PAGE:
Disaggregated test data also seemed promising. While gaps still exist between students who qualify for free or reduced price lunch and those who don’t, the gap has shrunk. English language learners are performing better than native English speakers in both math and English language arts tests.

The trends are similar in other metro area districts, but Munn said there are some changes that might be responsible for the better performance by students who are learning English.

The district made changes in how schools teach English by including English language development throughout the school day rather than just during a specific time of day.

The district’s overall median growth scores also increased and reached above 50 for English language arts. For students to make at least a year’s growth, they must have a score of at least 50, something especially important in districts like Aurora where a lot of students are behind grade level.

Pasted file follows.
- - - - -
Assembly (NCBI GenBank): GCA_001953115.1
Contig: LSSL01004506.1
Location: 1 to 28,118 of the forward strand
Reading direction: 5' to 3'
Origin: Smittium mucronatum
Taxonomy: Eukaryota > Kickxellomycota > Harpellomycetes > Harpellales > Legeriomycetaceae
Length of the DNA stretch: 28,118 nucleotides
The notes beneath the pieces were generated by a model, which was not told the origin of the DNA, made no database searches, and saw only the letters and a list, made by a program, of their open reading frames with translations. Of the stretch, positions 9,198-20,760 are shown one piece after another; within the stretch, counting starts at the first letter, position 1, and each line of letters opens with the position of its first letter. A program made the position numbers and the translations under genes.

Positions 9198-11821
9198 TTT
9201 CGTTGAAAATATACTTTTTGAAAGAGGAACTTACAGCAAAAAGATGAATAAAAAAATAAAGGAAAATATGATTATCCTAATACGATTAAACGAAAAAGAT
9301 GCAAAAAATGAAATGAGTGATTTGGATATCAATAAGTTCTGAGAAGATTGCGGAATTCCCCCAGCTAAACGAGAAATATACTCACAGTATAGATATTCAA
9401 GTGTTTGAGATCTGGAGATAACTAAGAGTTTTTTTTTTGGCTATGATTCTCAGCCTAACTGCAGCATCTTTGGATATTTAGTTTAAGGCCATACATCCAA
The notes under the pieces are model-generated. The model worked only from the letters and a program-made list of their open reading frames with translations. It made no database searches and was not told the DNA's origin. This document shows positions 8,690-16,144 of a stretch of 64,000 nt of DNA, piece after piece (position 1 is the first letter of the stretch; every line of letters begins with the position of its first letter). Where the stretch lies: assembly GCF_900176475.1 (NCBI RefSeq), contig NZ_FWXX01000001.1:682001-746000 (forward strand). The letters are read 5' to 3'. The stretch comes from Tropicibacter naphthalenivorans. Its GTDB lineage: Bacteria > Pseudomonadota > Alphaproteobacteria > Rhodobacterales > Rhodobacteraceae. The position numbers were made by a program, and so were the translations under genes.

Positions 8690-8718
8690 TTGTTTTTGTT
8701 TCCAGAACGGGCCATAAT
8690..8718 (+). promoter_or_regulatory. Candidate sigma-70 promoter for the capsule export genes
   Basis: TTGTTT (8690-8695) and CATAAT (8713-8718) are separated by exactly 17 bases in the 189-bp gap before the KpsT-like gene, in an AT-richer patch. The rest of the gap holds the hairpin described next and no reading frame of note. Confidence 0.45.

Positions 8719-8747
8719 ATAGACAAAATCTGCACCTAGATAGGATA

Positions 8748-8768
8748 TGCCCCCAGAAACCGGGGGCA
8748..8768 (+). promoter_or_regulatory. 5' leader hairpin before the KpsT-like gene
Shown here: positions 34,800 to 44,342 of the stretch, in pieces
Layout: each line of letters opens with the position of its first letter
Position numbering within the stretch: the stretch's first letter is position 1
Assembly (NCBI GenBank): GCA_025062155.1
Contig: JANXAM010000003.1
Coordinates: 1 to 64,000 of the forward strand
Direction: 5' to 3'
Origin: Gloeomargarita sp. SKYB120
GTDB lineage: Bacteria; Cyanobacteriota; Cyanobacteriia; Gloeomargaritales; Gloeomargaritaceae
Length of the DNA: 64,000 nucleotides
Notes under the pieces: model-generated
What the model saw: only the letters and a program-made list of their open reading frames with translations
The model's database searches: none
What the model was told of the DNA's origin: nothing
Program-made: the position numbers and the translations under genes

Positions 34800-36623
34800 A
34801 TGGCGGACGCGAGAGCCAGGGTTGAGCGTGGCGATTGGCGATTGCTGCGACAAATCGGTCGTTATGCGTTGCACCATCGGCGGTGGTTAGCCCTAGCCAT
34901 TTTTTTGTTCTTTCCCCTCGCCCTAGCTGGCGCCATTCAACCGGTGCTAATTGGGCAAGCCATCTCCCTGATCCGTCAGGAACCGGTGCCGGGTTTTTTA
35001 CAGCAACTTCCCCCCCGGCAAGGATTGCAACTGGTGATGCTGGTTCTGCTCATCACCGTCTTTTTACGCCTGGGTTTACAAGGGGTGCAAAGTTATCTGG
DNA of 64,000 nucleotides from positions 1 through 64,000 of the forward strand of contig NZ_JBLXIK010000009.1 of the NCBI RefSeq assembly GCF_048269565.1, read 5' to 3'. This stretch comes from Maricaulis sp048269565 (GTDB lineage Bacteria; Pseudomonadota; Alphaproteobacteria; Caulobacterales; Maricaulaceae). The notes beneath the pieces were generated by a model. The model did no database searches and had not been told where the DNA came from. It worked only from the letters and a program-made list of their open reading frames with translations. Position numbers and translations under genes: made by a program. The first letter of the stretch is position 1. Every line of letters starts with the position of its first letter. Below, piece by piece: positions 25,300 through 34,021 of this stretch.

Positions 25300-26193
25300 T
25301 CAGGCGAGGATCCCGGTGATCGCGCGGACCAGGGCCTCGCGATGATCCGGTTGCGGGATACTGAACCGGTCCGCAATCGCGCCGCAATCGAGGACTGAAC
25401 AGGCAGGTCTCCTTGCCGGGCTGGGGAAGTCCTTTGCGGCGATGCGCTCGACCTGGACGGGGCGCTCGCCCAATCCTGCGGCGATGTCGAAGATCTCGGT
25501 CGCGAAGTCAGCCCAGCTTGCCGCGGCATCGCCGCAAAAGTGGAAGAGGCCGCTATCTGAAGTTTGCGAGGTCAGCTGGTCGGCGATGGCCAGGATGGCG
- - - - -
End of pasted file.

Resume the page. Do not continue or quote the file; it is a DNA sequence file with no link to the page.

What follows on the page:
Aurora’s five innovation zone schools, the biggest reform superintendent Munn has rolled out, saw mixed results. Last fall, the five schools each started working on plans the district and state approved giving them flexibility from some district or union rules and state laws.

Find your school’s scores
Search for your school’s growth scores in Chalkbeat’s database here, or search for your school’s test results and participation rates in Chalkbeat’s database here.

For instance, Boston K-8 school, one that was celebrated last year, had big increases in the number of sixth graders meeting standards on English tests, but big decreases in the number of eighth graders that do.